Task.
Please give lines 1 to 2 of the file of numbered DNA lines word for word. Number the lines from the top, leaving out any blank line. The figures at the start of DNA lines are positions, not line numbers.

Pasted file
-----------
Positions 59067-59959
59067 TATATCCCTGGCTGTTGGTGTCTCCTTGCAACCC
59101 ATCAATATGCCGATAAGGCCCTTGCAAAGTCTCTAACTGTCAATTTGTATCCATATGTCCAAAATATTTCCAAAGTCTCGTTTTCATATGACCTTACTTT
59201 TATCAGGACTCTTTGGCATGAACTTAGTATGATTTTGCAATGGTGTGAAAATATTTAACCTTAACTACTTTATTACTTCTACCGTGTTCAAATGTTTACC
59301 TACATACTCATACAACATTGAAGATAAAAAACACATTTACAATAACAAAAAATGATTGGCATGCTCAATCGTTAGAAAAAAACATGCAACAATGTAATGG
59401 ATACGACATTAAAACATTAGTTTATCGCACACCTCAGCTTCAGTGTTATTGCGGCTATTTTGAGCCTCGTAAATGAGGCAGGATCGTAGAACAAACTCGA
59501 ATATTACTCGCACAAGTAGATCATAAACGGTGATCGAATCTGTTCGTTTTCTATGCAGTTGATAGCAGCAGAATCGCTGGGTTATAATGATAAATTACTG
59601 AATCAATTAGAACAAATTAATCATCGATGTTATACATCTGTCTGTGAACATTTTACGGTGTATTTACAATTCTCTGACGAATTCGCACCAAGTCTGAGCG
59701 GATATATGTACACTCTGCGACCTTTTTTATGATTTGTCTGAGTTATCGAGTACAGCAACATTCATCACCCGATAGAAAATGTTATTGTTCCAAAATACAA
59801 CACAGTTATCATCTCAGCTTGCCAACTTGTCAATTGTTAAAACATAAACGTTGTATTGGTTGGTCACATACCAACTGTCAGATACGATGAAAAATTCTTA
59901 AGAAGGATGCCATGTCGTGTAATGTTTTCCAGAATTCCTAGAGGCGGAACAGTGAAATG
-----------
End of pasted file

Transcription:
Positions 59067-59959
59067 TATATCCCTGGCTGTTGGTGTCTCCTTGCAACCC